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Crossing the Line

Clinton's people did the same for Samantha Power.
Clinton's people did the same for Samantha Power. (Sheila Griffin - AP)
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By Dana Milbank
Wednesday, March 12, 2008

Confused about the state of the 2008 campaign?

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Just dial "star-1" on your telephone keypad.

The race for the Democratic presidential nomination is a far-flung affair, with Hillary Clinton and Barack Obama crisscrossing many of the 50 states. But you needn't be one of the Boys on the Bus to keep up with the back-and-forth; in fact, you don't need to change out of your pajamas.

Call an 800 number for the "Conference Center" or "Accuconference," enter a passcode, and, after a brief interlude of Muzak, the campaigns will entertain you with near-daily dueling conference calls.

"Hey there, this is Bill Burton with the Obama campaign," the familiar voice of the campaign spokesman announced yesterday afternoon on speakerphones everywhere. "I'm joined on this call by Congresswoman Jan Schakowsky and [chief Obama strategist] David Axelrod."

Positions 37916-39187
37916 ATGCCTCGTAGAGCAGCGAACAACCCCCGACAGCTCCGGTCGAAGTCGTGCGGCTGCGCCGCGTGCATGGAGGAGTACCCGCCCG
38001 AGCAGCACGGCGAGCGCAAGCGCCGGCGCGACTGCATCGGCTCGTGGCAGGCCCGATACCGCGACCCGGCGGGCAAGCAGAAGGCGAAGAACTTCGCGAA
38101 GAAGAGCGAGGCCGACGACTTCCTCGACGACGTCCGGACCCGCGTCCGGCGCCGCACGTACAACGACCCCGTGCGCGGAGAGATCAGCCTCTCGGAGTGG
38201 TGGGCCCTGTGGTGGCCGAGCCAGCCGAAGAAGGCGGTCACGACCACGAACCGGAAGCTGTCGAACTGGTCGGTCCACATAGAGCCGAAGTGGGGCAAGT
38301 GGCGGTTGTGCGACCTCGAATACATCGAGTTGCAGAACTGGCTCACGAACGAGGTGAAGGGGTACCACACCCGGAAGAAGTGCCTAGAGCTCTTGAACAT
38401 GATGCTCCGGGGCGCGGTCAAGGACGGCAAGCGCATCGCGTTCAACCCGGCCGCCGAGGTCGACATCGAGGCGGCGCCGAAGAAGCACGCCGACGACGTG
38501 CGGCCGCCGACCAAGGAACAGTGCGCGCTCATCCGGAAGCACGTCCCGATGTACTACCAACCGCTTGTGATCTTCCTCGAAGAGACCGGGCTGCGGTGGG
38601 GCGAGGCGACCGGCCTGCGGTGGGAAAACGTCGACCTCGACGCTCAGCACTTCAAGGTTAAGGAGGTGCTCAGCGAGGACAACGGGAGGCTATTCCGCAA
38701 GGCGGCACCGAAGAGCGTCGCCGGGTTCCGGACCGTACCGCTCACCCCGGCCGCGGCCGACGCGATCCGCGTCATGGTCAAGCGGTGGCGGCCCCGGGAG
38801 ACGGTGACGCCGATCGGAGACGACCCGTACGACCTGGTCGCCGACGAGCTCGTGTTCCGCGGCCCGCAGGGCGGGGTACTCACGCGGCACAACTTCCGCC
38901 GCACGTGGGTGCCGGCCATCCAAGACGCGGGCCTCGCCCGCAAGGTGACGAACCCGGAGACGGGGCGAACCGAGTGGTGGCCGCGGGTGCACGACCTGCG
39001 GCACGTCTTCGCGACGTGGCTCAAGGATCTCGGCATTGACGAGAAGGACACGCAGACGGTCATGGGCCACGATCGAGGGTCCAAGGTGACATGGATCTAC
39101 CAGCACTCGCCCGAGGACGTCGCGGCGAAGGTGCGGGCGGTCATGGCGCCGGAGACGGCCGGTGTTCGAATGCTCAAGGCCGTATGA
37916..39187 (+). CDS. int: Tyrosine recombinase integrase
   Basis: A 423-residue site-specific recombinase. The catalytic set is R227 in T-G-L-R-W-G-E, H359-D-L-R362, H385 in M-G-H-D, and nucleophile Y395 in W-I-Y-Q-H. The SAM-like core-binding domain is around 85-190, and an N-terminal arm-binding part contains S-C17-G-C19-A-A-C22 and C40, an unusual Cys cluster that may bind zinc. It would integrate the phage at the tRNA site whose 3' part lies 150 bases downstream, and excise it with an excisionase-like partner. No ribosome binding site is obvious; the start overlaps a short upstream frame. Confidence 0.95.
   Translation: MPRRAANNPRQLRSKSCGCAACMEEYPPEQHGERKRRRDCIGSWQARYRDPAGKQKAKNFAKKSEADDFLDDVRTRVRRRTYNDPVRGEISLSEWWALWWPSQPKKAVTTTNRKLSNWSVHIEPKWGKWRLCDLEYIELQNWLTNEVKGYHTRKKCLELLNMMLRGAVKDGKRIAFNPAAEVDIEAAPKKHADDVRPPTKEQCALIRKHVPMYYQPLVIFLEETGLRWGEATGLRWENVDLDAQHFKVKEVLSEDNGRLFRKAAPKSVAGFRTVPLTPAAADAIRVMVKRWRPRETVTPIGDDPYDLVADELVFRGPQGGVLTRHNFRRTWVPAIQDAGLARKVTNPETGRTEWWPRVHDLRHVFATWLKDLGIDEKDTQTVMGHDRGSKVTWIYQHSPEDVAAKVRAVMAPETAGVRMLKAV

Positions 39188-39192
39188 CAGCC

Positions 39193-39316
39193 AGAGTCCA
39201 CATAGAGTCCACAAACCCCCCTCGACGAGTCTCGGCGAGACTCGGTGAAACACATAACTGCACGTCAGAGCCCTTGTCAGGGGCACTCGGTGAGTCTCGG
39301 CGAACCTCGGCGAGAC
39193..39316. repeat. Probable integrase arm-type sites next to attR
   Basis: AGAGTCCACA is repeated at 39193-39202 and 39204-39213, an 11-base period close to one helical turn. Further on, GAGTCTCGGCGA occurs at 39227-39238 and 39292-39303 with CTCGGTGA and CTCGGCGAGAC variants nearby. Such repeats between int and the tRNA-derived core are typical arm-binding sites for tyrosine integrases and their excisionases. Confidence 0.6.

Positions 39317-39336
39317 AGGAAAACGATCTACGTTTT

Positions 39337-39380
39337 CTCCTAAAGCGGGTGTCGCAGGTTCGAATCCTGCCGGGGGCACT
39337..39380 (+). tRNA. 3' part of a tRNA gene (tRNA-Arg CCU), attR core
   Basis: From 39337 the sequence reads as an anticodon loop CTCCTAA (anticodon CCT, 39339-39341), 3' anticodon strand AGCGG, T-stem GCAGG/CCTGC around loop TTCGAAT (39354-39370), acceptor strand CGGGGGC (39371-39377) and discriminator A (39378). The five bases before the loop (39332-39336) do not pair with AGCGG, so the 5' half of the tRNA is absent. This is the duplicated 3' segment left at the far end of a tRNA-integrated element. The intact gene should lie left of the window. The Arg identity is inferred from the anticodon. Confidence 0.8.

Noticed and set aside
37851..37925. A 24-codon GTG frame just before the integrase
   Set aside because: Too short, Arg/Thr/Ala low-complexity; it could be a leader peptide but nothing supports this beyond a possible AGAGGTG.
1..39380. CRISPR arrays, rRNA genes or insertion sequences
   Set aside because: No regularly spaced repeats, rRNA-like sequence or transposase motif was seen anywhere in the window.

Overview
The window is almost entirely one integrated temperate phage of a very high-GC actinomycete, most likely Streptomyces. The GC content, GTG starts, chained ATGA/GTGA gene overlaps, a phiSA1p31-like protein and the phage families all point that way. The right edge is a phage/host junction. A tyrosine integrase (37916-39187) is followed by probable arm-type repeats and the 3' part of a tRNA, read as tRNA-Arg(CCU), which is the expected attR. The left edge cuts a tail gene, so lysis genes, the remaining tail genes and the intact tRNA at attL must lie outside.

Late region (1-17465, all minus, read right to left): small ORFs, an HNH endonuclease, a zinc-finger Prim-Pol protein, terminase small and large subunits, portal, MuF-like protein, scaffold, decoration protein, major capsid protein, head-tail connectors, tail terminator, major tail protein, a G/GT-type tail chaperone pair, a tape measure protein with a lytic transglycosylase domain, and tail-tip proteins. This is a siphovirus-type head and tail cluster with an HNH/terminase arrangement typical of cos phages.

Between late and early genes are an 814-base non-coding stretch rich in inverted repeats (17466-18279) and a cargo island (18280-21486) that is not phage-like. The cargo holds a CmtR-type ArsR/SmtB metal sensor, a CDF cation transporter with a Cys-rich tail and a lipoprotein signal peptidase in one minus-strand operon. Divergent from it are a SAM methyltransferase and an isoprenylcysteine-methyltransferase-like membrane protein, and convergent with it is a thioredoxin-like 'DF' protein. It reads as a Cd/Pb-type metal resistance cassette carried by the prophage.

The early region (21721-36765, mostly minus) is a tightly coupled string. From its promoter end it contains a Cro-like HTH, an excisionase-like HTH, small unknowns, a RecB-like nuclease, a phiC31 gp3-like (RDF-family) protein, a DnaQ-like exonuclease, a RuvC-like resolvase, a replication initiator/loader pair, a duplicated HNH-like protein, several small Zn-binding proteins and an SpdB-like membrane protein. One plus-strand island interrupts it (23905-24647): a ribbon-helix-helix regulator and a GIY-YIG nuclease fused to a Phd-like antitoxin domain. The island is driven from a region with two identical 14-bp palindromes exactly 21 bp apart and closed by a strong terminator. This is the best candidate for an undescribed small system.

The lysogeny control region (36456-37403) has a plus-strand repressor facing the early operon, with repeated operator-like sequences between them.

The purpose of the call: to draw attention to remarks by Clinton supporter Geraldine Ferraro, printed in the Torrance, Calif., Daily Breeze, suggesting Obama was the beneficiary of preferential treatment: "If Obama was a white man, he would not be in this position. And if he was a woman [of any color] he would not be in this position. He happens to be very lucky to be who he is, and the country is caught up in the concept."

"Completely out of line," Schakowsky said of the former vice presidential candidate's comments.

Axelrod found the matter "offensive" and demanded punishment for Ferraro. "Gratuitous personal attacks aimed at unleashing the ugliest kind of forces in our society," said he.

Any questions? Reporters raced to punch the star-1 keys -- one so quickly that he wasn't ready when the operator opened his line. "I'm just gonna pass right now, thanks," said the overeager questioner. The Obama aides chuckled.

A quick-fingered Ben Smith of Politico.com, however, was ready. He asked the Obama officials if they were "worried you'll be seen as playing the victim."

"I don't consider it playing the victim," Axelrod replied. "It is part, as I said, of a growing and disturbing pattern."

Speaking of growing and disturbing patterns, the two campaigns have increasingly used the teleconference in recent weeks as their preferred delivery vehicles for bombing runs on one another.


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